In 1997 two architects set out to rethink Lagos, an African megacity that had been largely abandoned by the state. Amid the apparent chaos and crime, they discovered remarkable patterns of organisation. Two decades later, Rem Koolhaas and Kunlé Adeyemi discuss the past, present and future of the city – and reveal why their own project never saw the light of day — theguardian.com
"...it was the ultimate dysfunctional city – but actually, in terms of all the initiatives and ingenuity, it mobilised an incredibly beautiful, almost utopian landscape of independence and agency." - Rem KoolhaasRelated stories in the Archinect news:Koolhaas guides viewers through bustling Lagos...
‘"It’s hard to think about ways to drain the swamp when alligators are biting your ass.’” — Placemakers.com
Immediately after a natural disaster, most residents want to get things back to normal, even if that "normal" wasn't particularly ideal. The story of the Katrina Cottages, a series of 400 to 800 square foot residences that would provide temporary relief housing in Mississippi after Hurricane...
Las Vegas’s recovery, like America’s, seems to have to come to the wealthiest first. [...]
But Sin City’s recovery shows the enduring ability of America to make improbable ideas work. Some 2m people live in a glittering, sprawling city deep in the desert and hardly think that this is strange. And with its mix of tech-obsessed yuppies, ageing baby-boomer gamblers and thrusting Hispanics, its demography resembles America’s future. — economist.com
Related:Learning from Las Vegas: a look at the Strip through urban planning lensesWill Zappos turn downtown Las Vegas into the next Silicon Valley?70's Vegas underground home on the market for $1.7MSomething is happening in Vegas; but will it convince people to stay?
One reason for weakness: many young people, saddled with student loan debt, elevated unemployment and less-than-perfect credit scores, are staying out of the market. — NPR
New research from Harvard's Joint Center for Housing Studies, focuses in on the role of millennial generation in driving demand and shaping recovery. As Gregory Walker noted recently, in broad terms, looking at US economy, it is clear we're not really 'there' yet. Remember, the last...
The winners of the "Designing Recovery" competition were announced earlier this month. Hosted by the AIA in partnership with Make It Right, St. Bernard Project, Architecture for Humanity and Dow Building Solutions, participants designed disaster-relief houses to aid survivors of recent natural disasters in New York City, New Orleans, and Joplin, MO.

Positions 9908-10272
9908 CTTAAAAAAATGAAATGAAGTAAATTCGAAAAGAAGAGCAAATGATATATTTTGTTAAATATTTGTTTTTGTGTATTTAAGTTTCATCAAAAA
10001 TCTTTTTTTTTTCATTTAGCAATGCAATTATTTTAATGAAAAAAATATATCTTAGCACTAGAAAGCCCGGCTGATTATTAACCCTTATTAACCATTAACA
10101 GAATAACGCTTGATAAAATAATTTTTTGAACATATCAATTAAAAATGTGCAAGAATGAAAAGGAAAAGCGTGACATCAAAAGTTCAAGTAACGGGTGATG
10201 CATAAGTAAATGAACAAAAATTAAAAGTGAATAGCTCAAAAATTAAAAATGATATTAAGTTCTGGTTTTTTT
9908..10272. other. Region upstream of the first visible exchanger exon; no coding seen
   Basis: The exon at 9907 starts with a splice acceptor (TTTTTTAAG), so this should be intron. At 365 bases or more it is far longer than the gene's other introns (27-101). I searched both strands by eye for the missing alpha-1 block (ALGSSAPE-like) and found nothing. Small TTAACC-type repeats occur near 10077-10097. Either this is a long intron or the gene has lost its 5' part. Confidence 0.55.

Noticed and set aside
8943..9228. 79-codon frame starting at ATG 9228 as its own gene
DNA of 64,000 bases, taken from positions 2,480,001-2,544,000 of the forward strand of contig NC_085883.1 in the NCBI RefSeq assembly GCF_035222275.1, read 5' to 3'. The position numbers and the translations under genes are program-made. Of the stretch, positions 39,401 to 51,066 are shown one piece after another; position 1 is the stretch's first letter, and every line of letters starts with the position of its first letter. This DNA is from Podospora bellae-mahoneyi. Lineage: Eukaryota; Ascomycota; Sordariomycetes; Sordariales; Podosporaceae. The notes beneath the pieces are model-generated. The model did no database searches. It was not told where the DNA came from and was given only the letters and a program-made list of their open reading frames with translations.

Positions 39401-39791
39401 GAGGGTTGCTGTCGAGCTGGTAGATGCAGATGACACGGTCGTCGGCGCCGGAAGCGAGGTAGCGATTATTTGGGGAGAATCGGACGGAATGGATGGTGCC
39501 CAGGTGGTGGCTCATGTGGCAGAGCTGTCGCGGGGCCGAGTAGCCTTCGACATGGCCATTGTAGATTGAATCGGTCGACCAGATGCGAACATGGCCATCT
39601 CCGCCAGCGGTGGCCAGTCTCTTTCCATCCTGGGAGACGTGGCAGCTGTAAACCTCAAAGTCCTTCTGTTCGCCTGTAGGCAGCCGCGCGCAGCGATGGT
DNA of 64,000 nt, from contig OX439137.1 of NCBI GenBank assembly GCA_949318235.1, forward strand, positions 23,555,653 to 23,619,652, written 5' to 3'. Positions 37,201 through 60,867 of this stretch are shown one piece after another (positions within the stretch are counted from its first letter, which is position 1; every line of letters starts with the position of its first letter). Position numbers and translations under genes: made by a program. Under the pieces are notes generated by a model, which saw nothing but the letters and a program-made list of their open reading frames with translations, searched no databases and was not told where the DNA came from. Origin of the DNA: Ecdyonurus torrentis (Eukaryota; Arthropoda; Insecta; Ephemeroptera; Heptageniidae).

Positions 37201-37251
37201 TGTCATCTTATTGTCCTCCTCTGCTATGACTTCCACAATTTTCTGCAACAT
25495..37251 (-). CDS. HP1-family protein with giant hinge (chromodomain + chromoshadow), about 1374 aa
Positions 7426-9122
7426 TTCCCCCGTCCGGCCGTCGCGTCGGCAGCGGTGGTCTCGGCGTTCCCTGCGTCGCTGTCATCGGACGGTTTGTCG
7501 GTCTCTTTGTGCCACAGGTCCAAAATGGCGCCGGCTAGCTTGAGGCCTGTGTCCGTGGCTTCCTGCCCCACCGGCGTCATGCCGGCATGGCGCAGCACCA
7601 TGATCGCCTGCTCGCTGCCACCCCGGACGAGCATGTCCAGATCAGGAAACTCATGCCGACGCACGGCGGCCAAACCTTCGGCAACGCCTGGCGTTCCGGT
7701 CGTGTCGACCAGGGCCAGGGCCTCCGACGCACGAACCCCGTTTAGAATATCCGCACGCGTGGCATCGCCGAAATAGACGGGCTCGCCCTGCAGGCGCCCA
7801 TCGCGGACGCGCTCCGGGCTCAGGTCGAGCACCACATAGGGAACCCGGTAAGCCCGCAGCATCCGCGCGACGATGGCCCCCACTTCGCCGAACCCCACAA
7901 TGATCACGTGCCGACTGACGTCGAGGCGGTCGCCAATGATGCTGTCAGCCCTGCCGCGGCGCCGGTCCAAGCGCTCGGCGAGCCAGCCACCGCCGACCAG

Although there were only three competition winners, all entries that can be easily constructed will be built in these three communities. — bustler.net
Architecture firms in the Boston area are continuing their recovery from the sharp declines in 2008 and 2009, according to the 2012 Architectural Survey from accounting firm CBIZ Tofias.
In 2011, these firms saw a slight improvement from the slowdown, which for most firms began in 2008. There were slight increases in the direct labor utilization rate (the percentage of time worked on billable projects) and the profit per direct hour compared to 2010. — boston.com
Overall nonresidential construction is expected to decline by 5.6 percent — Business First
Reuters reports that the U.S. economy stumbled badly in the first half of this year and came dangerously close to contracting in the January-March period. Also, Market Watch suggests Friday’s report on the pace of economic growth may be so weak as to spur talk of stagflation...
Three in four landscape architecture firm leaders reported steady or improving billable hours and inquiries in the Q2 2011 American Society of Landscape Architects (ASLA) Business Quarterly survey. The national survey findings reflect continuing optimism for recovery in a key sector of the design and construction industry. — asla.org
Out of the city's 20 largest firms, 12 added architects during 2010, while only four cut their staff of architects. Hiring has been across the board, from entry-level posts all the way up to the most experienced. — Marine Cole, Crain's New York Business
Paul Katz, of Kohn Pedersen Fox Associates, said his firm hired 9 new architects at its New York office raising the number at the start of 2009 of 154 to 163 in 2010-- primary factors have included the West Side's Hudson Yards and the redevelopment of Goldman Sachs' Embassy Suites. Perkins...
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